Analytics comes in a variety of flavors - there's built in analytics provided by feature rich CMS platforms, Free third party analytics such as Google Analytics and Piwick and paid enterprise options like Google Analytics Premium, Adobe SiteCatalyst and IBM's Coremetrics.

The value of third party tracking becomes apparent when you need to measure a visitors as they move across multiple web properties.

What is Cross Domain Tracking

Cross domain tracking is what ties the user and session information together when someone moves from one environment to another. For example - if you have a completely external microsite, a main brand site and a shoping site subdomain and you don't preserve the same user information across all three - you will lose important attribution information.


When you lose attribution information you remove credit from your efforts in paid and organic demand generation and you start attributing success to your internal websites. This creates a trap for some users where they will spend more time trying to juice more traffic out of their brand domain rather than focus on an SEO content strategy or a paid traffic strategy.

You Don't LOSE Anything with Cross Domain Tracking

Cross domain tracking preserves the clickstream. You can still review attribution information about users that entered your site through different points - but instead of digging it out of referral information, you will see the information through pageviews.

Google Analytics (Free) has a powerful segmentation engine that will allow you to track different specific journeys. Alternatively you can look at landing pages and see if there is a particularly valuable experience that can be duplicated elsewhere. Without cross domain tracking your landing page would be fractured. In the case of the above example you would have THREE landing pages from different users.

How to Start Cross Domain Tracking

We will use Google Analytics as an example because it is free to use and has some great documentation on the subject.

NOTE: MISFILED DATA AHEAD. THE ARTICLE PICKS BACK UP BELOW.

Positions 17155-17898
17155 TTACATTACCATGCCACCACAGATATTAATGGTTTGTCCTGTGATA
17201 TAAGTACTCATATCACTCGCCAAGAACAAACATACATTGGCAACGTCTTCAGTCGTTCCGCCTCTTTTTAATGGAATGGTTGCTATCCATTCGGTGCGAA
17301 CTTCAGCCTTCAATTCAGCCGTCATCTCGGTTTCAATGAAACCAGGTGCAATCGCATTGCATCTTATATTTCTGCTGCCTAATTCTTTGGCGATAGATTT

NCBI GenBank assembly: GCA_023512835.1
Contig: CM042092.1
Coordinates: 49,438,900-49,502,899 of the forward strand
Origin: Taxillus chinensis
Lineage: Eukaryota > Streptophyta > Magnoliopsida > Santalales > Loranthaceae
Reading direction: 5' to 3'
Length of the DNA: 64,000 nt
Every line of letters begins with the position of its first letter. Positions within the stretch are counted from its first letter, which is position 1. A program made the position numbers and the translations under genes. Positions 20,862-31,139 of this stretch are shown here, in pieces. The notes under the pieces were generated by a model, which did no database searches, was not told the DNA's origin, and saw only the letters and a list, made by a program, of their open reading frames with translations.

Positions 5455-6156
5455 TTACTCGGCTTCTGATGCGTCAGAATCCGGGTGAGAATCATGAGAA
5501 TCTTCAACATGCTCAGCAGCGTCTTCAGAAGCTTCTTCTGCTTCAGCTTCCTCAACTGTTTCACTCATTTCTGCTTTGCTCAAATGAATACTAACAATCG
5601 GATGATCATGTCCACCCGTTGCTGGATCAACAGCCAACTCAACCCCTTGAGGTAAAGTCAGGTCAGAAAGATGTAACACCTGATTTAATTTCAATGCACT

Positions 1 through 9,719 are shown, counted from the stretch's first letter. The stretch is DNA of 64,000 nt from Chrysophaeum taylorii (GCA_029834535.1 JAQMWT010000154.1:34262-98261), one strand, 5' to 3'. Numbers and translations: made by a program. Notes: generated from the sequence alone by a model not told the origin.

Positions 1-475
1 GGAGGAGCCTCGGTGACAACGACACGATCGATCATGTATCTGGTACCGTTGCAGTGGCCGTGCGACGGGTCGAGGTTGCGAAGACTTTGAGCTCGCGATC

Below is an example of the default code that a user would place on their site. You would retrieve this from the Google Analytics Admin Panel under the Tracking Code link.


Your three hypothetical sties are two completely separate microsites, a brand site and a subdomain of your brand site:


After you grabbed the standard Google Analytics Tracking Code you could place it in a notepad or notepad-like application and add the following code.

// Part 1 - Load the plugin. This allows GA to select the proper domain to use from your list below
ga('require', 'linker');

// Part 2 - Define which domains to autoLink.
ga('linker:autoLink', ['', '', '']);
Now you may notice that we did NOT create a subdomain "" in part 2 of the code. This is because the subdomains will be automatically linked together.
The last item is to add an allow linker parameter below where you declared the property UA number.
ga('create', 'UA-XXXXXX-X', 'auto', {
  'allowLinker': true
When you put it all together it should look like this!

(i[r].q=i[r].q||[]).push(arguments)},i[r].l=1*new Date();a=s.createElement(o),
ga('create', 'UA-#######’, {allowLinker: true});
ga('send', 'pageview');
ga('require', 'linker');
ga('linker:autoLink', [ ''', '', '' ' ] );

We hope this has been an enlightening experience - if you are interested in the technical side of cross domain linking be sure to visit Google's official documentation to discover what materials will best help you track what is important to your individual setup!

If you would like to learn more about SEO, web analytics, or user experience as it regards to your website and Truvisibility you can learn more at If you are interested in trying Truvisibility out today simply go to and press the “Get Started” button, it is free and easy.